Springs are among the most important classical structural elements and are used for energy storage and energy conversion. Here the elastic properties of the materials are used. Without springs—regardless of their design—no mechanical or electro-mechanical system would operate. The main functions of engineering springs are:
- Absorbing impacts and vibrations
- Distributing and counterbalancing forces
- Maintaining pretensioning
- Maintaining a defined position or state
- Measuring and regulating forces and moments
Rapid technical advance has led to a significant increase in the demands placed on the accuracy and durability of springs. The corollary of this is greater demands on manufacturing accuracy due to ever-smaller dimensional, form, and positional tolerances, with similarly enhanced requirements for testing technology.
The zwickiLine (single-column testing machine) with testControl II electronics, together with the precision spring compression test kit, is ideally suited for use as a precision spring testing machine. The kit is extremely transverse force-resistant and protects against overload. The ground, demagnetized compression platens have a parallel alignment of 1 µm/10 mm and precision guides permit only precise vertical movement of the compression platens. Measuring errors caused by deformation or lateral forces of the springs are reduced to a minimum thanks to the extremely stiff load cell, which is resistant to transverse forces.
Multi-channel measuring platforms allow the force vector of compression coil springs (used as a valve spring or in MacPherson struts) to be determined. Standard testing systems are equipped with a six- or nine-component force measuring platform for the spring testing machine. This enables the specific determination of the spring intersection points and the resulting force from the force components when loading the spring under compressive force. These characteristic values are important to evaluate the following quality attributes: friction, wear, and service life.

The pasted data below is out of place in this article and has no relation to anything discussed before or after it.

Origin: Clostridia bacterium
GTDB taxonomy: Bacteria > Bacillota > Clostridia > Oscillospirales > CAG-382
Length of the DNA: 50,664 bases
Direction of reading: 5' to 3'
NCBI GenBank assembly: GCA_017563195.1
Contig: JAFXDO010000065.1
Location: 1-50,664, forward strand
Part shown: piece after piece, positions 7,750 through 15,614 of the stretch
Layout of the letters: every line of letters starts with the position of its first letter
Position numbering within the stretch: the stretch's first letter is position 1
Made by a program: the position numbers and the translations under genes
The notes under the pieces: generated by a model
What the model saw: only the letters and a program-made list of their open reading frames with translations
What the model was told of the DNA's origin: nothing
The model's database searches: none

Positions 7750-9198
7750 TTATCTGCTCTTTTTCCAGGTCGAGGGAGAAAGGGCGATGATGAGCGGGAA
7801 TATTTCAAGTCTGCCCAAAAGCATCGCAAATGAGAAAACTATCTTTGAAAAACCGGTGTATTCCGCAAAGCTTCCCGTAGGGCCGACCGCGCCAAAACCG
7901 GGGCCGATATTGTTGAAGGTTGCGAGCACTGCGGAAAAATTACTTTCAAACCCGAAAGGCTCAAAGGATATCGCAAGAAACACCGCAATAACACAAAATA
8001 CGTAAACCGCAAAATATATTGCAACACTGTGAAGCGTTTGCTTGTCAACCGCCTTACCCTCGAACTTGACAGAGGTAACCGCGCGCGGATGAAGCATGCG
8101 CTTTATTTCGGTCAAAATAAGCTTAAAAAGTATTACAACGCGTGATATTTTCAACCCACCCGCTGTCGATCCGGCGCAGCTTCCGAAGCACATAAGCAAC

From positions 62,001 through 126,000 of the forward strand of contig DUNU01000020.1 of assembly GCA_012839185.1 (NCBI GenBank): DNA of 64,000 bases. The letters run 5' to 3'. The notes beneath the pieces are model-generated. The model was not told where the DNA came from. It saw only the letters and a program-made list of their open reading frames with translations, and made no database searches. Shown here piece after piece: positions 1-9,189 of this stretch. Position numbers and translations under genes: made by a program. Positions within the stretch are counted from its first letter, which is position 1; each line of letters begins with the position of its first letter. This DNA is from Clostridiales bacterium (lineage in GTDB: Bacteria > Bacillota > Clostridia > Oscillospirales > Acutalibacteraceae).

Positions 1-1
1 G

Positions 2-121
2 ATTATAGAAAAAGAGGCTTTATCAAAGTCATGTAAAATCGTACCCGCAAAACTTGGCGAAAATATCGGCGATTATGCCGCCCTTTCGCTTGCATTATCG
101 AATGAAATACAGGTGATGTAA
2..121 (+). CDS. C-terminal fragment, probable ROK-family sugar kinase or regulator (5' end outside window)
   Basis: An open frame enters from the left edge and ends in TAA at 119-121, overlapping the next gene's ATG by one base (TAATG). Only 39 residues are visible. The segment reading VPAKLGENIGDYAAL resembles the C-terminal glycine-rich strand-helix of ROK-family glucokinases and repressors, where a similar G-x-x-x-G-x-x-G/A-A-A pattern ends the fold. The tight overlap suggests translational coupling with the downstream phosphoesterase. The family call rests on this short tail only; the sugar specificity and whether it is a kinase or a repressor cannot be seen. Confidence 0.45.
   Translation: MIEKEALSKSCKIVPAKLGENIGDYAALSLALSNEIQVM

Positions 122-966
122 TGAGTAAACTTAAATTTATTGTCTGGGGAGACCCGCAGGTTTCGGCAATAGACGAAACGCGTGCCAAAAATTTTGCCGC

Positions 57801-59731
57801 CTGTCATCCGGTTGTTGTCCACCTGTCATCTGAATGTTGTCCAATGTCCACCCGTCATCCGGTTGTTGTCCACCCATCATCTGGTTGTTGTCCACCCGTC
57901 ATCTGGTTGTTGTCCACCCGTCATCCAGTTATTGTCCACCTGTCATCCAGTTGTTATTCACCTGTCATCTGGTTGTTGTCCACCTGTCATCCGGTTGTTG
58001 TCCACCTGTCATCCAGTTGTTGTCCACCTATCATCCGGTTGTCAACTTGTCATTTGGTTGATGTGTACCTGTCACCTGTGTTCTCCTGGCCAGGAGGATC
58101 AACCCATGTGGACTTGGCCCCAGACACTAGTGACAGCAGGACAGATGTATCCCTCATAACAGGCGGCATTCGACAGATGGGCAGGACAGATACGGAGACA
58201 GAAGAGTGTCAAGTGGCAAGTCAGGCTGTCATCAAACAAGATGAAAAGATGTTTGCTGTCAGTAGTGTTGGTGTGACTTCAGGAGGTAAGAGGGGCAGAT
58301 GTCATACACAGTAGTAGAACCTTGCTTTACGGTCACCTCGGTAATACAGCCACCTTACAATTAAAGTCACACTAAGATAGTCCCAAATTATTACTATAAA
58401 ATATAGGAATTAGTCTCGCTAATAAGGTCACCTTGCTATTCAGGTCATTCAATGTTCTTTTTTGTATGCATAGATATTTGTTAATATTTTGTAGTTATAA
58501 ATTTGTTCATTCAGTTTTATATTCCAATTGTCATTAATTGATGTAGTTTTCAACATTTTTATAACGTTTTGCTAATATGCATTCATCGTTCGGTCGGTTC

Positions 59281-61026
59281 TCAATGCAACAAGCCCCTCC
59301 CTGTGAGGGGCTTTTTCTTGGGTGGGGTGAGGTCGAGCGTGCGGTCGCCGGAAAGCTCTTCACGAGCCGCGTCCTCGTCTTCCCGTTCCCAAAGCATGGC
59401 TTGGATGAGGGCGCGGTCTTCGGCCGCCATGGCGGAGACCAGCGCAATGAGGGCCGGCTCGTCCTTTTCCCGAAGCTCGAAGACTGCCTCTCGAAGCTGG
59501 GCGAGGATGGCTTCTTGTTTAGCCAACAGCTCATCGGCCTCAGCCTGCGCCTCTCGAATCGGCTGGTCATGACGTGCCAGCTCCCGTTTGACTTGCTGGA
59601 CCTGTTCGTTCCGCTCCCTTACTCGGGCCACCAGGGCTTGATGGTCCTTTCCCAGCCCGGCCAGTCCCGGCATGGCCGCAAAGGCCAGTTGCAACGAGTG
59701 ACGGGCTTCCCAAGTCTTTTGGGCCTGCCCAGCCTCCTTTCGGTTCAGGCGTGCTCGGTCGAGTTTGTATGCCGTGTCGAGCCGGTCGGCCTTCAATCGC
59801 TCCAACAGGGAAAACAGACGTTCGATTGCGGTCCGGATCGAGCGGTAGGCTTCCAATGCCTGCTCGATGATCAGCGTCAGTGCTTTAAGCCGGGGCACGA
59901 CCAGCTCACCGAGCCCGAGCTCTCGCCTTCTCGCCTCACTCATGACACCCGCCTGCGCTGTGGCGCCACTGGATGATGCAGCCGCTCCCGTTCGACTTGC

Spring testing machine for pneumatic springs - testing at different temperatures
With a spring testing machine, the visco-elastic properties of pneumatic springs and their fatigue properties are examined under various temperatures. A servo-hydraulic testing machine with hydrostatic cylinder bearing serves as the foundation. A special compression unit (mounted on a T-slotted plate) allows you to mount various pneumatic spring shapes and sizes. The fixture is also equipped with two measuring transducers for measuring the pneumatic spring diameter. The entire fixture can be inserted into a mobile temperature chamber in a temperature range from -80 to +250 °C.
This spring testing machine supports quality assurance and the development of pneumatic springs. It consists of a floor-standing testing machine with Fmax 250 kN. It is equipped with an additional horizontal, electromechanical drive with Fmax 50 kN and a force measuring platform with five load cells (3 vertical and 2 horizontal). The axial and horizontal stiffness characteristics of pneumatic springs are determined under vertical, horizontal or combined loading, and the following channels can be individually controlled:
- Force and travel, vertical
- Force and travel, horizontal
- Air or liquid internal pressure
For easy insertion of the specimen, the spring testing machine is equipped with a loading table that can be used to push the specimens into the spring testing machine.
This spring testing system is equipped with three test axes to measure the damping characteristics of the hydraulic shock absorbers. The vertical force (wheel load) is applied by the testing machine axis. Horizontal forces and torsion moments that occur when maneuvering curves, approaching, and braking, etc. are generated through a horizontally affixed single testing actuator and a torsion drive. The test axes can be individually and independently controlled from one another. This way you can determine the characteristics (damping friction, viscosity) at different axial speeds with and without lateral forces and torque.